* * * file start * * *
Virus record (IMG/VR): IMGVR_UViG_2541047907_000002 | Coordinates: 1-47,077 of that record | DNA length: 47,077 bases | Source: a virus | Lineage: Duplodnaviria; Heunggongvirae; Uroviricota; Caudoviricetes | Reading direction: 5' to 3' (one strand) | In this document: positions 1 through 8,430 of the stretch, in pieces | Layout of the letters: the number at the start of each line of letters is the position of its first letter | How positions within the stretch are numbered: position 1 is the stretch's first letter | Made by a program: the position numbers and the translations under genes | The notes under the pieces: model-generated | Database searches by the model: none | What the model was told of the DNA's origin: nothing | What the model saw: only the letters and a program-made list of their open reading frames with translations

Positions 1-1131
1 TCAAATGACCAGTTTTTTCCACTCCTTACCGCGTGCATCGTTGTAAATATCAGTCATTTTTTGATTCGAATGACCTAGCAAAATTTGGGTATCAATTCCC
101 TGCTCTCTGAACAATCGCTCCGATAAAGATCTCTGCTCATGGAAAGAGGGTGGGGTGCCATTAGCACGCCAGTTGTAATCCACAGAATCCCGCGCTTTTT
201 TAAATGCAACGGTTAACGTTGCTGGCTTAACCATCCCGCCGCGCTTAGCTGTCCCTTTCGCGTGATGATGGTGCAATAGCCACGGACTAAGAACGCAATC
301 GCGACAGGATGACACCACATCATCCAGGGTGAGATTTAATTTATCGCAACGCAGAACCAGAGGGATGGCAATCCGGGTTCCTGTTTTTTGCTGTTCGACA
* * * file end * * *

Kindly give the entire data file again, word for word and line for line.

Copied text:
Virus record (IMG/VR): IMGVR_UViG_2541047907_000002 | Coordinates: 1-47,077 of that record | DNA length: 47,077 bases | Source: a virus | Lineage: Duplodnaviria; Heunggongvirae; Uroviricota; Caudoviricetes | Reading direction: 5' to 3' (one strand) | In this document: positions 1 through 8,430 of the stretch, in pieces | Layout of the letters: the number at the start of each line of letters is the position of its first letter | How positions within the stretch are numbered: position 1 is the stretch's first letter | Made by a program: the position numbers and the translations under genes | The notes under the pieces: model-generated | Database searches by the model: none | What the model was told of the DNA's origin: nothing | What the model saw: only the letters and a program-made list of their open reading frames with translations

Positions 1-1131
1 TCAAATGACCAGTTTTTTCCACTCCTTACCGCGTGCATCGTTGTAAATATCAGTCATTTTTTGATTCGAATGACCTAGCAAAATTTGGGTATCAATTCCC
101 TGCTCTCTGAACAATCGCTCCGATAAAGATCTCTGCTCATGGAAAGAGGGTGGGGTGCCATTAGCACGCCAGTTGTAATCCACAGAATCCCGCGCTTTTT
201 TAAATGCAACGGTTAACGTTGCTGGCTTAACCATCCCGCCGCGCTTAGCTGTCCCTTTCGCGTGATGATGGTGCAATAGCCACGGACTAAGAACGCAATC
301 GCGACAGGATGACACCACATCATCCAGGGTGAGATTTAATTTATCGCAACGCAGAACCAGAGGGATGGCAATCCGGGTTCCTGTTTTTTGCTGTTCGACA